Maritime link forges trade between Panama and China

China has become the second largest customer of the Panama Canal, opening the gateway to the Asian market for Panamanian products.

Trade between China and Panama is 99% in favor of Chinese sales in the Panamanian market, while Panama’s exports total about $40 million, said Wang Jian, deputy representative of the Office of Business Development of China in Panama, speaking to

CFZ imports from China exceeded $11,000 million

CFZ imports from China exceeded $11,000 million.

Panama has no diplomatic relations with China and remains a strategic partner of the Chinese Nationalists of Taiwan in Latin America and the Caribbean, maintaining this as an old regional political and economic platform to counter international isolation of Taipei. But the annual business between mainlanders and Panamanians are billionaire sums and they are connected to the powerful Colon Free Zone (CFZ), the second largest free port for re-export of the world’s most important commodities, and the Panama Canal, which moved more than 50% of trade on the main route between centers of production and consumption: from Asia to the US east coast.

“China is the largest supplier of goods to the Colon Free Zone,” said Wang Jian in a telephone interview with the newspaper El Pais of Spain.

Chinese ships use the Panama Canal regularly

Chinese ships use the Panama Canal regularly.

CFZ imports from China exceeded $11,000 million, Wang said and the figures showed China’s priority in the total imports of the Zone, and in 2012 they were more than $14,500 million, according to figures from the Free Zone without specifying the amount for 2013, in a duty free area that invoices over $30,000 million a year.

Wang said that 99% of trade between China and Panama “equals Chinese sales to the Panamanian market. Panamanians hardly export anything to the Chinese market. Their exports only add up to about $40 million a year.”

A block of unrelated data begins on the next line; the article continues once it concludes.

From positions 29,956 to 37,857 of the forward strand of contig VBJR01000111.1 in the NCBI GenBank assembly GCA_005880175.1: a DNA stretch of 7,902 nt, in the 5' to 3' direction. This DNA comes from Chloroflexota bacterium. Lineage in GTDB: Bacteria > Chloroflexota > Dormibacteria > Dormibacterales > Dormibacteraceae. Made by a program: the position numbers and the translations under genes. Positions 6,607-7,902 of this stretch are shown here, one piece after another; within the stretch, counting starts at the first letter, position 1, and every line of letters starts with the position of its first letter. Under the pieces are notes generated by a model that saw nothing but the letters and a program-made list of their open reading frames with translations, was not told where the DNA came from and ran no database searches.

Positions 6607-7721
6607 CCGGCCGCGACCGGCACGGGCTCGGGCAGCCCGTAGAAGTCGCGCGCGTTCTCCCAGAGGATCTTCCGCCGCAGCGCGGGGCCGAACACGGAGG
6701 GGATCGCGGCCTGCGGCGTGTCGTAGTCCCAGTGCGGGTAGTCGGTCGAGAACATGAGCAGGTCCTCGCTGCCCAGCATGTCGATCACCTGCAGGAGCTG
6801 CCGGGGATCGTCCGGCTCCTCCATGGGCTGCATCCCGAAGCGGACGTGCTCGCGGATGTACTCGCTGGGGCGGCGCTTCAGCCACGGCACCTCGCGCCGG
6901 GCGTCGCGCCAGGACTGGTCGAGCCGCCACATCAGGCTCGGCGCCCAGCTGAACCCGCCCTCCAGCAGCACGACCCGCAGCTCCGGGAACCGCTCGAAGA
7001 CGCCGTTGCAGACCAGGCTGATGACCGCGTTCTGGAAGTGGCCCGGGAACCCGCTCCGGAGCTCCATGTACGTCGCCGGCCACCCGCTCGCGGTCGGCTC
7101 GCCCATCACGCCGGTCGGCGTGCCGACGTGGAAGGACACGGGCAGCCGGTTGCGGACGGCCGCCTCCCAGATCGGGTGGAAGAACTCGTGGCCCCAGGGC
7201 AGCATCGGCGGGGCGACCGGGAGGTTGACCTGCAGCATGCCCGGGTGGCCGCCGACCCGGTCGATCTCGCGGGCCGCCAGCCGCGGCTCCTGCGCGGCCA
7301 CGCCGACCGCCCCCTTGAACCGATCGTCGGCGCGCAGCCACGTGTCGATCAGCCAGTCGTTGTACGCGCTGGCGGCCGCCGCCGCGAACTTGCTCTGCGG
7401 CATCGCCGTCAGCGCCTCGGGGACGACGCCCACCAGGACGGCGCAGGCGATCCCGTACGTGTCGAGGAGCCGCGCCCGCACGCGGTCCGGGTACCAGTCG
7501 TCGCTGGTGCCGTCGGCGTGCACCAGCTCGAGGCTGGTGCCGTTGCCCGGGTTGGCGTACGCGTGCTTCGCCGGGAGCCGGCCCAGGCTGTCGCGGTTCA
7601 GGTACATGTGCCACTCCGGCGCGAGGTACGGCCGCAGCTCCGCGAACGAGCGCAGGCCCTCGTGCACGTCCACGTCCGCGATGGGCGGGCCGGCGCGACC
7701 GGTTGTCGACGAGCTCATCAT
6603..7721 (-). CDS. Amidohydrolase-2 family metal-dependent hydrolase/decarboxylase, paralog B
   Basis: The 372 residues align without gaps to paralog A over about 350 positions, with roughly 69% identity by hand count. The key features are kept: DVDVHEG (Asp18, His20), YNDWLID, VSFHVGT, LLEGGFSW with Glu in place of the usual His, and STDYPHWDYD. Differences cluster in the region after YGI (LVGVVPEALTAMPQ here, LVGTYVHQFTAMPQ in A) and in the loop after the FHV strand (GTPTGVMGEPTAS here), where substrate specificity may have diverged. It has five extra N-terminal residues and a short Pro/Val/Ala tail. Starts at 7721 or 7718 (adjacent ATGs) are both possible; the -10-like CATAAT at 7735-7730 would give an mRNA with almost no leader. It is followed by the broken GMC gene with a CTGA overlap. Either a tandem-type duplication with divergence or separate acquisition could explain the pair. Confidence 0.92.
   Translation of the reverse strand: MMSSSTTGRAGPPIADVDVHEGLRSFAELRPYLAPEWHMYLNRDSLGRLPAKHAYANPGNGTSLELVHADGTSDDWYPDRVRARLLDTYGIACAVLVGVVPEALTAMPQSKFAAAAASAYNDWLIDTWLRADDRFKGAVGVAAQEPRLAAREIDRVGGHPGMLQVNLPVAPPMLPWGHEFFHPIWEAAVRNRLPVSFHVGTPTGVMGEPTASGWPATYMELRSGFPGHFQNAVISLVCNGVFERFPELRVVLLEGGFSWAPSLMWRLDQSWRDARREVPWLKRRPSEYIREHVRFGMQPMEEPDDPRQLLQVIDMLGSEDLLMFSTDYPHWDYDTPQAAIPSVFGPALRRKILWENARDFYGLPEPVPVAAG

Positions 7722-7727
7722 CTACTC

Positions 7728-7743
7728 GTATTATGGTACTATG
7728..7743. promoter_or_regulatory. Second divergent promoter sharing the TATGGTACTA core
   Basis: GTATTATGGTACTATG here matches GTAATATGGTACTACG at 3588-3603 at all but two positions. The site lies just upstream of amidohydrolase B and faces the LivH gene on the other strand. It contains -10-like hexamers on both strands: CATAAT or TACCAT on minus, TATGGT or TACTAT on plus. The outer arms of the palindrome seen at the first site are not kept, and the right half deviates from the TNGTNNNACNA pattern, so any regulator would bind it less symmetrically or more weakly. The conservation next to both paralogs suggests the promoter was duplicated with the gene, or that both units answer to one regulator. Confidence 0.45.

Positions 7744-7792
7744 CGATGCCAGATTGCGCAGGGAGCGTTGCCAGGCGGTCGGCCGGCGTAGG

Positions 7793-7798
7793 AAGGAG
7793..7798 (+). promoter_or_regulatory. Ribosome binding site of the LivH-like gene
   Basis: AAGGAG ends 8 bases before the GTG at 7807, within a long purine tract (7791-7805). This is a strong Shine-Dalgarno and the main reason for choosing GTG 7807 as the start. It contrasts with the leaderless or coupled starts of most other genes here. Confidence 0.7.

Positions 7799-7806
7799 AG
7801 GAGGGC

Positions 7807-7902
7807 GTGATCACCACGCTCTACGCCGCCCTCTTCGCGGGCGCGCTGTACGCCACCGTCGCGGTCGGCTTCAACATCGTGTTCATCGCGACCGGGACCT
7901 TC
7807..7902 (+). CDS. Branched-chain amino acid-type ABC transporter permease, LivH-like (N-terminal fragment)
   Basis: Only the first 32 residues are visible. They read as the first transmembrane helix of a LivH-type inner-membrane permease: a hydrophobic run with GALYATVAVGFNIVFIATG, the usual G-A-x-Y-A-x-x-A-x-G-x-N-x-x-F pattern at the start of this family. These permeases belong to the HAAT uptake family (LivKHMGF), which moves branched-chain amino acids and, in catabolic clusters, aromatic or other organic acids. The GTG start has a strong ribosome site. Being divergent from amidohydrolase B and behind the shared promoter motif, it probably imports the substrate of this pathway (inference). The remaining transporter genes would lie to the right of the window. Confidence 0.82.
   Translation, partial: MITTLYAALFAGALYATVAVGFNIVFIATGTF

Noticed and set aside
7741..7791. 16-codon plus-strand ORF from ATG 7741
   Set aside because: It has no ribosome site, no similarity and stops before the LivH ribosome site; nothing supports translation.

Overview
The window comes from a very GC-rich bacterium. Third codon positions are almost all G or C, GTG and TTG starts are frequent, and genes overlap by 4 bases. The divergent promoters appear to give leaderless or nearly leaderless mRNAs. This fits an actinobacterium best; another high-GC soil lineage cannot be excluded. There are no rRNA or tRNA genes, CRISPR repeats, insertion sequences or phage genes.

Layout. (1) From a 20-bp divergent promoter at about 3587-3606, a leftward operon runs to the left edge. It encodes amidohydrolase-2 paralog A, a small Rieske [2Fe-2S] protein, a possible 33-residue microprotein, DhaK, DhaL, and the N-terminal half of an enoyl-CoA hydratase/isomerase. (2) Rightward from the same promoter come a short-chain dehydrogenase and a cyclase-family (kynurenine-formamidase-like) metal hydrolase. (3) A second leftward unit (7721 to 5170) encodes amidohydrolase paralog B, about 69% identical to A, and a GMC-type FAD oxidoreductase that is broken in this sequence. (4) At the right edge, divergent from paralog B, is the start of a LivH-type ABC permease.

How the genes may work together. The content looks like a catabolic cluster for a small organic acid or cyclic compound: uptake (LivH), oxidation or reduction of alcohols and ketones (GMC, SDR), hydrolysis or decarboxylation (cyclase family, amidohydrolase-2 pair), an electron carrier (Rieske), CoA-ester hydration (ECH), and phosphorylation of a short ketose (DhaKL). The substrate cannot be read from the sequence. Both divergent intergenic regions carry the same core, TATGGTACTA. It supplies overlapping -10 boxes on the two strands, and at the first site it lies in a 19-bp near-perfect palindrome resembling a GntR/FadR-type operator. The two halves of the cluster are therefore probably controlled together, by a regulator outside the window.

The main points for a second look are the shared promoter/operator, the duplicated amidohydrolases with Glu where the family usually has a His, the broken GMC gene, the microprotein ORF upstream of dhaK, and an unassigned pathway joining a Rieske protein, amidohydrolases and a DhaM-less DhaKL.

A vital element of China’s involvement in business in and from Panama is the operation of the Bank of China, one of the 91 banks mainly from America, Europe and Asia that operate in Panama’s International Banking Center, installed in 1970 and to which the Chinese bank was incorporated in 1994.

Figures from the Panama Superintendence of Banks showed that the liquid assets of the Bank of China in the Centre increased from $536.7 million in 2012 to $651 million in 2013, with a positive variation of more than $114.3 million.

In the intense business movements, China has established itself in recent years as the world’s second largest customer of the Canal, surpassed only by the United States, with 137.6 million long tons of cargo flowing to and from US ports in 2013.

According to what the Panama Canal Authority (ACP) reported to El Pais, more than 46.4 million long tons were moved to and from China, compared with the previous year, in ships with Chinese flags or vessels of other nations.

Chinese vessels crossing the Canal in that period carried more than 3.7 million long tons, with an average of over 34,000 tons per ship, according to the official count.

One of the keys to the Chinese presence in Panama is the flow of cargo from China through the Canal to the east coast of the US, which totaled 10.9 million long tons in 2013. The amount is carried on the most important route: Asia – East Coast of the United States through the Panamanian waterway, which came to 24.1 million long tons last year, with users such as South Korea (6.3 million), Japan (3.9 million) and Taiwan (1.2), among other area customers.

Shipments from China to the east coast of Central America through the Canal totaled 1.2 million long tons in the same period, while those sent to the east coast of South America reached 1.2 million. To the Caribbean they surpassed 800,000 and to Canada they were just over 58,000.

China also uses the Canal for much of its business with Europe and the Middle East. The report of the ACP revealed – without specifying destinations – that last year 14.4 million long tons were shipped from Chinese ports to the Middle East by the canal route, while the total shipped to Europe by the inter-oceanic waterway just reached 182,000 long tons, with Italy as the main destination (73,000), followed by the United Kingdom (46,000), Spain and Portugal (9,000), and more than 46,000 to the other European countries.

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